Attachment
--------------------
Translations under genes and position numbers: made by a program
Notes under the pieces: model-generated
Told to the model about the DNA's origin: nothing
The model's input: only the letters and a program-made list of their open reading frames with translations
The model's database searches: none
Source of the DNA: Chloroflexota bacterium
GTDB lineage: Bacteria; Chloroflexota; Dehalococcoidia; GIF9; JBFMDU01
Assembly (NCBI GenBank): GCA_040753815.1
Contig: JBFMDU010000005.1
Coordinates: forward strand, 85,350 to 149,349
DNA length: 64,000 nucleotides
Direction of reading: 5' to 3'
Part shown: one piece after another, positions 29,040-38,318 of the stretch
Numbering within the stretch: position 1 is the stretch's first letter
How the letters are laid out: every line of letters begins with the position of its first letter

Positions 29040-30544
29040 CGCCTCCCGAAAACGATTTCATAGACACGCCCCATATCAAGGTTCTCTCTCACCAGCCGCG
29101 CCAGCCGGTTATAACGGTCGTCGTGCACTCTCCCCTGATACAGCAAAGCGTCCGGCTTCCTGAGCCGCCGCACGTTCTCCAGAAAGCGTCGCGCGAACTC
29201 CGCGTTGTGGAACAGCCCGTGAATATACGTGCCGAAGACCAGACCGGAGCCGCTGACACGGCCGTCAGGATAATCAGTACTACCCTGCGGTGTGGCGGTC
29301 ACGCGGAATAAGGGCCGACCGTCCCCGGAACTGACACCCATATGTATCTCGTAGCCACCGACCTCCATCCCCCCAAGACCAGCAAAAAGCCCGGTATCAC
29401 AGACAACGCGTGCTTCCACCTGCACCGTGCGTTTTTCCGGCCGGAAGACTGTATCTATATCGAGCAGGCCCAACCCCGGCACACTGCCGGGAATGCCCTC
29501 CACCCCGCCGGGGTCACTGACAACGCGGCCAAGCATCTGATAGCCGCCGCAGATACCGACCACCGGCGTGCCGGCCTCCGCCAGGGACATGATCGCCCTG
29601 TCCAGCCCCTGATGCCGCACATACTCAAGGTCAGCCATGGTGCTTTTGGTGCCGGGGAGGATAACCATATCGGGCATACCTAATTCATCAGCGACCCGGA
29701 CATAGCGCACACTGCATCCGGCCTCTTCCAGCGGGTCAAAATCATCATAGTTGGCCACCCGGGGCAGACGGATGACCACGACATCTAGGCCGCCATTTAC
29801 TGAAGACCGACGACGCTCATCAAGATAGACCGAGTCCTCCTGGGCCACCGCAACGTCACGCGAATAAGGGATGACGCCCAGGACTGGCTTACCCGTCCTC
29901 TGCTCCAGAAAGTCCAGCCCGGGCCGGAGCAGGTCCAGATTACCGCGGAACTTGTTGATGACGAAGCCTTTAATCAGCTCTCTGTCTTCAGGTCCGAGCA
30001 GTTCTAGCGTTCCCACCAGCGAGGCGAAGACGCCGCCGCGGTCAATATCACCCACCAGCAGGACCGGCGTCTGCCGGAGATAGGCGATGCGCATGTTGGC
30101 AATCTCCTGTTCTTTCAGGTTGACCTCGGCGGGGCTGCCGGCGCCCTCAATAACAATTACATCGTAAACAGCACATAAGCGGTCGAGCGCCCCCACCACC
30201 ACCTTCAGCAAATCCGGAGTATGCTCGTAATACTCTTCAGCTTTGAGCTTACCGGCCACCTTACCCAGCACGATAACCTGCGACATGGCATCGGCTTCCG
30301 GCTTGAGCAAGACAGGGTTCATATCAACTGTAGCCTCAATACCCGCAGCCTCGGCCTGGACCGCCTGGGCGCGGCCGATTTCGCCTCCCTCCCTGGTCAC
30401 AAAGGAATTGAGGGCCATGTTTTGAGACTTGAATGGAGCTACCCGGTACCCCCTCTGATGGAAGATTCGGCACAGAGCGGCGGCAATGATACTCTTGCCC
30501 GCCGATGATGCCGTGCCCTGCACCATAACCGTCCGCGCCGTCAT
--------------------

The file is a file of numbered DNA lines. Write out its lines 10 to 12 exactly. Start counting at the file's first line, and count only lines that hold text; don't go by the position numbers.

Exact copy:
Coordinates: forward strand, 85,350 to 149,349
DNA length: 64,000 nucleotides
Direction of reading: 5' to 3'